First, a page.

Although previous mental health research has shown numerous benefits to persistent app-guided meditation practices, few users consistently engage at a level necessary to attain the benefits.
A recent study published in JMIR investigated whether anchors help to establish a persistent app-guided meditation routine, allowing more users to realize the complete benefits.
Anchoring is the pairing of app-guided meditation with an existing daily routine to help develop the practice as an unconscious habit and improve consistency. Example anchors used in the study include “after I finish breakfast in the morning” or “after I finish my coffee in the afternoon.”
Methods – Researchers randomly assigned participants to one of three study groups, which each received reminders to meditate for at least 10 min/day using the Calm app and one of the following anchoring strategies:
- personalized anchor group (PA, n=56) – could select from a list of possible anchors
- fixed anchor group (FA, n=49) – was assigned a specific anchor
- control group (n=62) – did not use any anchoring strategy
Results – During the 8-week intervention, the FA group had significantly higher odds of daily meditation than any other group (1.14 OR), and all participants experienced a linear decline in daily meditation (0.96 OR). Interestingly, the FA group also showed the smallest decline in daily meditation odds during an 8-week follow-up, suggesting that assigned anchors may improve meditation consistency more than self-selected ones. This chart highlights the results nicely.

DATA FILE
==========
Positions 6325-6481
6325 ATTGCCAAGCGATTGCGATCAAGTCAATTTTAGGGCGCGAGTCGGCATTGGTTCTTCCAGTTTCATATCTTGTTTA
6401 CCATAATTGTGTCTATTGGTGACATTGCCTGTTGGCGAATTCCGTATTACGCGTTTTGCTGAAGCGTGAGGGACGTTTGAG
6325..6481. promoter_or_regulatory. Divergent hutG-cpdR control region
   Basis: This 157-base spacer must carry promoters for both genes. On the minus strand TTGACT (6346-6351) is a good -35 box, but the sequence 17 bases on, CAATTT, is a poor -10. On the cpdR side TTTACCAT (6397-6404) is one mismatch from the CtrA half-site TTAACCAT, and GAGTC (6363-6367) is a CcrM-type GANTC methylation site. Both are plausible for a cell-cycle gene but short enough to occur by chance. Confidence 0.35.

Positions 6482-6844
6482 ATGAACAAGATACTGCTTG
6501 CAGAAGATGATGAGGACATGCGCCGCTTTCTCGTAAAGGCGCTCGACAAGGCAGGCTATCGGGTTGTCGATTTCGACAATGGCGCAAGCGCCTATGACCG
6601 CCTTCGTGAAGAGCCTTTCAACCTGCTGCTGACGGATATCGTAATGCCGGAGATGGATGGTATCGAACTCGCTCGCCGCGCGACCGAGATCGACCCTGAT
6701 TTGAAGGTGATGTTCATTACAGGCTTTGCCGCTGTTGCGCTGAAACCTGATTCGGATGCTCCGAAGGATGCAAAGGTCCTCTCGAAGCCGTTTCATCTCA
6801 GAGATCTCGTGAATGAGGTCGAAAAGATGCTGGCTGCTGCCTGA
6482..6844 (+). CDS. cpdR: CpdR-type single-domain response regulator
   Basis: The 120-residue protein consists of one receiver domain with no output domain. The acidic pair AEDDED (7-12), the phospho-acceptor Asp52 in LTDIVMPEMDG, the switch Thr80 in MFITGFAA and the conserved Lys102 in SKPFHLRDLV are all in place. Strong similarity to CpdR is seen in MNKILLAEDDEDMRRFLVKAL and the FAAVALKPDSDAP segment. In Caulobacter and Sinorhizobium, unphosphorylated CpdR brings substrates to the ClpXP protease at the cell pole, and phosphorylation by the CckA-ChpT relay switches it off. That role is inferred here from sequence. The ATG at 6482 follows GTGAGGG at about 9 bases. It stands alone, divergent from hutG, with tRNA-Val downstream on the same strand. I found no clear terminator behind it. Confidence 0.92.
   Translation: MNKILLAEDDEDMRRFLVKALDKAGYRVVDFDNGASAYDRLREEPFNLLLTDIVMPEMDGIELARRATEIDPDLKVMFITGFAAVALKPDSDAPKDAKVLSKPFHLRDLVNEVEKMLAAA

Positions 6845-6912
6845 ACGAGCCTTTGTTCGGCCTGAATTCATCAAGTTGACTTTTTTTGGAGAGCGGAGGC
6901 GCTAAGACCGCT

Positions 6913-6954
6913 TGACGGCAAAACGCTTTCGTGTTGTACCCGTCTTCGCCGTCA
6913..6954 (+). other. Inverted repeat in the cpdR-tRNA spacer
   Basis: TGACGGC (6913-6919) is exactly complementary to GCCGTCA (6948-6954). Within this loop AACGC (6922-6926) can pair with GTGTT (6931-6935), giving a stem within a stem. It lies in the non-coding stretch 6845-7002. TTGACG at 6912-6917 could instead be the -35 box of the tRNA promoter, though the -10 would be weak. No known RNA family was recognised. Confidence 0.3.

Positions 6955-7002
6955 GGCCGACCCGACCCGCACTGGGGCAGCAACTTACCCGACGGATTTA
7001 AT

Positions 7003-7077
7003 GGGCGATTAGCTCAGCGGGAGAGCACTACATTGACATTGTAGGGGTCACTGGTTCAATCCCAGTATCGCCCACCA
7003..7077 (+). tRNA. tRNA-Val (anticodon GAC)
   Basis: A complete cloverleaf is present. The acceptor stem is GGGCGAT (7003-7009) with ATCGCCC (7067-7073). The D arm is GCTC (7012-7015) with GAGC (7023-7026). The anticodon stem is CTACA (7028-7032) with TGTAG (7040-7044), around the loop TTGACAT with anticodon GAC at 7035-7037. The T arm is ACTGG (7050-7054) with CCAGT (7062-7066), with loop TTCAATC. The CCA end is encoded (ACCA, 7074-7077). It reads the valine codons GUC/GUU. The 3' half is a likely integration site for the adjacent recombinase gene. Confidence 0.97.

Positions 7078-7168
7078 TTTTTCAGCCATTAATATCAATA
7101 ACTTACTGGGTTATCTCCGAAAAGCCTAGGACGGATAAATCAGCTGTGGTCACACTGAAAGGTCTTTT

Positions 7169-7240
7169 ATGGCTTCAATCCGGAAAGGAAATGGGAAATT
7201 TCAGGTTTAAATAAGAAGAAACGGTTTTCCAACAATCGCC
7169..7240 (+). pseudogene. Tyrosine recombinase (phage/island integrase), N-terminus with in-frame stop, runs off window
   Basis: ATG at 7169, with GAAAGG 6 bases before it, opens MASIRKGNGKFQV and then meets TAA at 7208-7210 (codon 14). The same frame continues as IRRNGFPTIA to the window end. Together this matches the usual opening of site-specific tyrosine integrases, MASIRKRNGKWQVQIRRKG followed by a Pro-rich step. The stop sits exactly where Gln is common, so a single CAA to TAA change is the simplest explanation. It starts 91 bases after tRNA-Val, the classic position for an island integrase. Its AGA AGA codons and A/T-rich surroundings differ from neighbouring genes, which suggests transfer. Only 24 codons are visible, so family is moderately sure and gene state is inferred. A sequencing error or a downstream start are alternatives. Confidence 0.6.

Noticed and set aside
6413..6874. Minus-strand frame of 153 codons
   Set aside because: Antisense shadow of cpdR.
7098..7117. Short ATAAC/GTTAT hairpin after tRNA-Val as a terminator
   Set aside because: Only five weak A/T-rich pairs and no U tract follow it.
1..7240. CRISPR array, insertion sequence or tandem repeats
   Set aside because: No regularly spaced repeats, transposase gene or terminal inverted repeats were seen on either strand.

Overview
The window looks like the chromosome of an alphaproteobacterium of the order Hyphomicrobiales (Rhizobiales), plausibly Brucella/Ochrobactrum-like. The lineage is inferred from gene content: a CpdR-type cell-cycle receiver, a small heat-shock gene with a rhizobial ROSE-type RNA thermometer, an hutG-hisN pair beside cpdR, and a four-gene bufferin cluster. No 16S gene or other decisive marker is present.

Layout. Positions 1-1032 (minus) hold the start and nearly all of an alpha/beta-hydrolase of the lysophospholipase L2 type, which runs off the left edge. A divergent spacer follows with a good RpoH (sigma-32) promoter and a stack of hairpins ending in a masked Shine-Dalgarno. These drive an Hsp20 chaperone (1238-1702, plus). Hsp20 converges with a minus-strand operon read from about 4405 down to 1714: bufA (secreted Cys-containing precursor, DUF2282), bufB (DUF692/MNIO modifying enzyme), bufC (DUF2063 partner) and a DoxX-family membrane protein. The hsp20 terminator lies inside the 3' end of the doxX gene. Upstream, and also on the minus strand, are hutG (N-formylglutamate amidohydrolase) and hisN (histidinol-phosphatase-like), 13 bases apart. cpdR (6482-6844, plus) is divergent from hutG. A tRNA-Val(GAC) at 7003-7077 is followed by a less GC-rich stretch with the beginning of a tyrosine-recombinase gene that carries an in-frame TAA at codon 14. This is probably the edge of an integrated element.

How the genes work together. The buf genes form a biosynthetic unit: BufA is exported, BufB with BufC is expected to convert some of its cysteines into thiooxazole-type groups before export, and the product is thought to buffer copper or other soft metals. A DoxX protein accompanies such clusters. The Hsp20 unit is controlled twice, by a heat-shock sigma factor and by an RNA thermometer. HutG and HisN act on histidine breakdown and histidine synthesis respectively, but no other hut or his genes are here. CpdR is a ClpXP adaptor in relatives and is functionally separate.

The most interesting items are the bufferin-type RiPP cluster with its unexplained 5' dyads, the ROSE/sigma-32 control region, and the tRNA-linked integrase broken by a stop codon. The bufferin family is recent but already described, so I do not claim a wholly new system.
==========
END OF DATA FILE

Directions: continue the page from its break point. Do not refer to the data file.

Impact – Meditation apps are among the most scalable treatments for a variety of disorders, and could have the potential to help level the supply-demand imbalance between mental health providers and patients. Despite their promise, high attrition among app users is a large barrier, but positive results such as these continue to help address the issue.